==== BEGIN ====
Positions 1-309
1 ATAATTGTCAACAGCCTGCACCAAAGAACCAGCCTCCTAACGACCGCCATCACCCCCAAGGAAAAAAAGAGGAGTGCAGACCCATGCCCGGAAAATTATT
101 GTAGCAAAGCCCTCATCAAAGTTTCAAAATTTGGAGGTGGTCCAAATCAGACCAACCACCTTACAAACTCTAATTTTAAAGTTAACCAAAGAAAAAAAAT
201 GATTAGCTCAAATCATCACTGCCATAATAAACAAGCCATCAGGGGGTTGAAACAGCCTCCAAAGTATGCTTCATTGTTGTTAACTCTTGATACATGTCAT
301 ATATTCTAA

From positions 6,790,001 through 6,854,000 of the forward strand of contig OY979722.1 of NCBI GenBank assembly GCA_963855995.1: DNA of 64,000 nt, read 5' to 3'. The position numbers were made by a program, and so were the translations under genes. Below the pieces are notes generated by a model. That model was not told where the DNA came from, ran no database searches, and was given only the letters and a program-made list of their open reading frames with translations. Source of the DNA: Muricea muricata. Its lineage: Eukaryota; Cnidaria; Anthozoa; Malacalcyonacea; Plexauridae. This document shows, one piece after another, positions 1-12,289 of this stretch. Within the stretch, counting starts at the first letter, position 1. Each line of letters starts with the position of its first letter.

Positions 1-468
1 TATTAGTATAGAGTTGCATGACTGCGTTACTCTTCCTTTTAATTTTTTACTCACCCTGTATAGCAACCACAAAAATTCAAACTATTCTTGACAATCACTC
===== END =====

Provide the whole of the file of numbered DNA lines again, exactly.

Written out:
Positions 1-309
1 ATAATTGTCAACAGCCTGCACCAAAGAACCAGCCTCCTAACGACCGCCATCACCCCCAAGGAAAAAAAGAGGAGTGCAGACCCATGCCCGGAAAATTATT
101 GTAGCAAAGCCCTCATCAAAGTTTCAAAATTTGGAGGTGGTCCAAATCAGACCAACCACCTTACAAACTCTAATTTTAAAGTTAACCAAAGAAAAAAAAT
201 GATTAGCTCAAATCATCACTGCCATAATAAACAAGCCATCAGGGGGTTGAAACAGCCTCCAAAGTATGCTTCATTGTTGTTAACTCTTGATACATGTCAT
301 ATATTCTAA

From positions 6,790,001 through 6,854,000 of the forward strand of contig OY979722.1 of NCBI GenBank assembly GCA_963855995.1: DNA of 64,000 nt, read 5' to 3'. The position numbers were made by a program, and so were the translations under genes. Below the pieces are notes generated by a model. That model was not told where the DNA came from, ran no database searches, and was given only the letters and a program-made list of their open reading frames with translations. Source of the DNA: Muricea muricata. Its lineage: Eukaryota; Cnidaria; Anthozoa; Malacalcyonacea; Plexauridae. This document shows, one piece after another, positions 1-12,289 of this stretch. Within the stretch, counting starts at the first letter, position 1. Each line of letters starts with the position of its first letter.

Positions 1-468
1 TATTAGTATAGAGTTGCATGACTGCGTTACTCTTCCTTTTAATTTTTTACTCACCCTGTATAGCAACCACAAAAATTCAAACTATTCTTGACAATCACTC